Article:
THE DAWN OF A NEW AGE
How the introduction of the compact cassette completely changed the audio market at the time.
While everyone nowadays uses their smartphones to stream music wherever they're at, it's hard to imagine a time where one had to own every piece of music they wanted to listen to physically. While the vinyl record provides an ideal medium to reproduce a piece of music, the sheer size makes it somewhat cumbersome to transport. The introduction of the 8-Track tape and Compact Cassette solved both of these problems, introducing a whole new audio consumer market.
THE INNER WORKINGS
A simple, yet effective technology.
While vinyl relied on grooves inside the records to create vibrations that recreated sound waves, the 8-Track and Compact Cassette used tape based technology. These tapes were coated in small magnetic particles, usually iron oxide or chromium oxide. When they are recorded on, the tape head is responsible for rearranging these particles into patterns that recreate sound.
BETTER THAN 8-TRACK
While 8-Track and Compact Cassette both share similar tape technologies, the latter is far superior. Where the 8-Track offered a maximum of only 80 minutes on the entire program, Compact Cassette was able to offer upwards of 45 to 60 minutes per side. This allowed for much more music to be stored in a smaller package. Besides this, advancements in both tape technology and cassette deck technology throughout the mid 1980's offered higher fidelity options compared to 8-Track.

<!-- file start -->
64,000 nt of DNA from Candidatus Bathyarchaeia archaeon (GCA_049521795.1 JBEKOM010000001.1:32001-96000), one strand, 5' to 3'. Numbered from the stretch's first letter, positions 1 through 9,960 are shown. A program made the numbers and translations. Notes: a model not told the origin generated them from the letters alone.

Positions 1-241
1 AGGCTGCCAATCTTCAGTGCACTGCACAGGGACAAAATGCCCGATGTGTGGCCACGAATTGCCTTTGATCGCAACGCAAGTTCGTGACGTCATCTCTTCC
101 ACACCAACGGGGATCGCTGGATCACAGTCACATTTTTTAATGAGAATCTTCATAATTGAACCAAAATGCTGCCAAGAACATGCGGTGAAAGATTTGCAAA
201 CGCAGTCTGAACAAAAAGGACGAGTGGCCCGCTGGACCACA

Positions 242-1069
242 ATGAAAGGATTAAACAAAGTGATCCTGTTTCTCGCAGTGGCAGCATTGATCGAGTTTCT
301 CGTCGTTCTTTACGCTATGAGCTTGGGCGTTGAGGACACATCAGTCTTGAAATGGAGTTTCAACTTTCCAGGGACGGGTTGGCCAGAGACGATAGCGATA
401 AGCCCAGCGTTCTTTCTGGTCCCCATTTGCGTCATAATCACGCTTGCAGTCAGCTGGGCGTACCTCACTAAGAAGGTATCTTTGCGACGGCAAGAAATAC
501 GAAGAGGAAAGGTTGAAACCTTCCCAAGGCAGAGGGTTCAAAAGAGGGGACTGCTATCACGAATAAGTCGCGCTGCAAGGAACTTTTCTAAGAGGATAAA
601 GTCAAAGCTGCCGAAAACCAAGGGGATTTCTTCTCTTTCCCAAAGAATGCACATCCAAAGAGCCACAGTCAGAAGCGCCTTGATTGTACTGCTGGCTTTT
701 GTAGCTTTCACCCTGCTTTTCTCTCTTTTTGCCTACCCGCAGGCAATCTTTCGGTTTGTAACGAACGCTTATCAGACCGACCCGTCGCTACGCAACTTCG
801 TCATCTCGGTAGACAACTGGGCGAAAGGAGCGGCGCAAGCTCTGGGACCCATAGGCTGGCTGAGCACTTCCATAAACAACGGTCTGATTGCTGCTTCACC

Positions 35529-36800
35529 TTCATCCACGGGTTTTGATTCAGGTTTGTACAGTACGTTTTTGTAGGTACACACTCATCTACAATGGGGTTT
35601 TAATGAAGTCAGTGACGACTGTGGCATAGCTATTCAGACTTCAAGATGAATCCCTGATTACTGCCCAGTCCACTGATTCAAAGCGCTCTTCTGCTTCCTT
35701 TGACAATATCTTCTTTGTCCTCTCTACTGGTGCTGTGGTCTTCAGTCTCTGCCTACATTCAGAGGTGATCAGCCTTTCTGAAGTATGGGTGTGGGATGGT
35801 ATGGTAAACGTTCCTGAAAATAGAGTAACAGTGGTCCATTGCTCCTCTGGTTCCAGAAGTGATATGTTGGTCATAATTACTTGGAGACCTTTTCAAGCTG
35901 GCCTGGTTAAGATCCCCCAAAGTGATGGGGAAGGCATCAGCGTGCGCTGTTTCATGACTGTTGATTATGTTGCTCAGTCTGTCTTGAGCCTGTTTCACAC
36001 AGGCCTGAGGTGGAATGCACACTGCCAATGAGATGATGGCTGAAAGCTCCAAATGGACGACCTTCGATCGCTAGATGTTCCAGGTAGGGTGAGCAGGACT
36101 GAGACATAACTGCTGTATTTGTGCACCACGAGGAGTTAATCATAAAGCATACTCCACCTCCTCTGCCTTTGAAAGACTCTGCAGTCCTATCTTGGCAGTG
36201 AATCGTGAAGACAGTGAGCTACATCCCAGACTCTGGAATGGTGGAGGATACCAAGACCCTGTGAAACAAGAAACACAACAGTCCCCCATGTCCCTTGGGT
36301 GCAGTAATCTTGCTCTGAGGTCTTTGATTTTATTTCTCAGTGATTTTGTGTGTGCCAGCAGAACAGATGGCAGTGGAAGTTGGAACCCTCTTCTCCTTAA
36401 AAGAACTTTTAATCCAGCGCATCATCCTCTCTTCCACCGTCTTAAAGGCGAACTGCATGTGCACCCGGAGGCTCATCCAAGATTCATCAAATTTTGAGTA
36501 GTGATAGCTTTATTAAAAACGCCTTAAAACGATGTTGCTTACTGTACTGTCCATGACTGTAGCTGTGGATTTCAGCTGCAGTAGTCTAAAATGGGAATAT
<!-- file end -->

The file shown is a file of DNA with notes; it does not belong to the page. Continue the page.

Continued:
THE FIRST TRULY PERSONALIZED FORMAT
When someone was to listen to an album on an 8-Track, they were committing to listening to that album all the way through. If they wanted to "rewind" to listen to a song again, the option was most likely non-existent. Special players were required to rewind 8-Track tapes, so listening to them continuously was one of the only ways to, in essence, rewind.
Besides the introduction of this consumer friendly feature, cassettes were an easy format to record on in comparison to its predecessor. Many portable players and cassette decks of the time offered this helpful feature, allowing users to record their own catalogs of their favorite music.
One of Compact Cassette's most important features is right in the beginning of its name; compact. Prior to the introduction of the cassette format, audio technology was not only bulky, but expensive as well. Compact Cassette solved the issue of creating a medium that was both portable, and inexpensive.
This accomplishment opened up a whole new market to many people, especially those who were not interested in the size of vinyl or 8-track, and the cost of a home theater. For the first time ever, high fidelity music could be offered in the form factor of something that could fit in your pocket.
GONE, BUT NOT FORGOTTEN
As technology continued to advance throughout the late '90s, the Compact Disc began to supersede the quality of cassette, both in price, and form feature. The ability to hold digital files and skip through tracks at ease put CD on the map, as it became the format of choice for years to come. Even though the popularity in compact cassettes has died significantly over the past two decades, a small select group of artists have been choosing to release their albums on cassette, giving it a slight resurgence. While the quality offered by tape may not be the pinnacle of audio fidelity, the art of grabbing a cassette and slapping it in your car to go on a cruise, lives on.